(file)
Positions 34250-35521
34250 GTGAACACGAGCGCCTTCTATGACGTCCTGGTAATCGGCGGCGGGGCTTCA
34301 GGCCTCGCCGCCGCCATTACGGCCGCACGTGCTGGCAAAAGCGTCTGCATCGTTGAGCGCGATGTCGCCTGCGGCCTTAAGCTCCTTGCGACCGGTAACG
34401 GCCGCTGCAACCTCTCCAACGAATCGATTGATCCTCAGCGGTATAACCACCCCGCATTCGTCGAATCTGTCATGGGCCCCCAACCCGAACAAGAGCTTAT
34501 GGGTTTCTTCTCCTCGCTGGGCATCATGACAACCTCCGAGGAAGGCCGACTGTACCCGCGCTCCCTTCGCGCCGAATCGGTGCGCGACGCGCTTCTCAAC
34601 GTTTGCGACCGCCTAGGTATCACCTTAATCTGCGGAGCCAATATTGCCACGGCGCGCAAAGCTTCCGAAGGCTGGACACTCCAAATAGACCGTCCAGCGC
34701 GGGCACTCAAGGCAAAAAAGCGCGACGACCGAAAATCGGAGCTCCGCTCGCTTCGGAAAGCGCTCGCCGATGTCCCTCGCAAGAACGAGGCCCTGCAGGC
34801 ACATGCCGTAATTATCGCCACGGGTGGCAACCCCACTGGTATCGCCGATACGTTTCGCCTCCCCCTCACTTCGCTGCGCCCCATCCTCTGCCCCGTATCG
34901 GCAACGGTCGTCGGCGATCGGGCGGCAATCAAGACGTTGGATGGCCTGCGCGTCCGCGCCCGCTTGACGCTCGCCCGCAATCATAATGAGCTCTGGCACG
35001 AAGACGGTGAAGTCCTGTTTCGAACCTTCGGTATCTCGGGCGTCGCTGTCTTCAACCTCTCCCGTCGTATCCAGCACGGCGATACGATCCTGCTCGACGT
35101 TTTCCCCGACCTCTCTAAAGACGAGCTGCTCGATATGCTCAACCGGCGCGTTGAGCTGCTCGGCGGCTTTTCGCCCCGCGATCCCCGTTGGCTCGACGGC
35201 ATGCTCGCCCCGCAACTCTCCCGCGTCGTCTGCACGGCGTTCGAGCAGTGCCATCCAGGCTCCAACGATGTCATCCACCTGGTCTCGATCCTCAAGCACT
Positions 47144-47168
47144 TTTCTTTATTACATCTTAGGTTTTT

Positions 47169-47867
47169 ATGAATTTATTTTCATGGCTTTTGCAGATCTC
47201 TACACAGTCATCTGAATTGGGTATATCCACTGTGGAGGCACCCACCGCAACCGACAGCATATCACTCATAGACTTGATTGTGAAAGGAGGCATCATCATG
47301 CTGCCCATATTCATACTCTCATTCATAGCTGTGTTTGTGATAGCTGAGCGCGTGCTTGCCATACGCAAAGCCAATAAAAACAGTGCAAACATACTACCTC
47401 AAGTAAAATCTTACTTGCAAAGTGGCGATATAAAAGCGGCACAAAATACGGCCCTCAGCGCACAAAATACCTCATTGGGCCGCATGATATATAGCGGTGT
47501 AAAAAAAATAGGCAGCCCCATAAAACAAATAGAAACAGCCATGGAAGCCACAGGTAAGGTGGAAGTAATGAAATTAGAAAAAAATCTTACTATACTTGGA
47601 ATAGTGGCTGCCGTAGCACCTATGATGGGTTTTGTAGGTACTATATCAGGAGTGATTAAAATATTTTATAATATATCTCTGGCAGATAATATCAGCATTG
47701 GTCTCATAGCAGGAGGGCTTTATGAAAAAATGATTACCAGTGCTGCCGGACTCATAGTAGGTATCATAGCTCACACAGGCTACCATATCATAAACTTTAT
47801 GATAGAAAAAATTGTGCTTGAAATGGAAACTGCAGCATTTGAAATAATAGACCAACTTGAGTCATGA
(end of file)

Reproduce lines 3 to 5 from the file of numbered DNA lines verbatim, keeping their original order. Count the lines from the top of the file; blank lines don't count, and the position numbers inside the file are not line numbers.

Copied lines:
34301 GGCCTCGCCGCCGCCATTACGGCCGCACGTGCTGGCAAAAGCGTCTGCATCGTTGAGCGCGATGTCGCCTGCGGCCTTAAGCTCCTTGCGACCGGTAACG
34401 GCCGCTGCAACCTCTCCAACGAATCGATTGATCCTCAGCGGTATAACCACCCCGCATTCGTCGAATCTGTCATGGGCCCCCAACCCGAACAAGAGCTTAT
34501 GGGTTTCTTCTCCTCGCTGGGCATCATGACAACCTCCGAGGAAGGCCGACTGTACCCGCGCTCCCTTCGCGCCGAATCGGTGCGCGACGCGCTTCTCAAC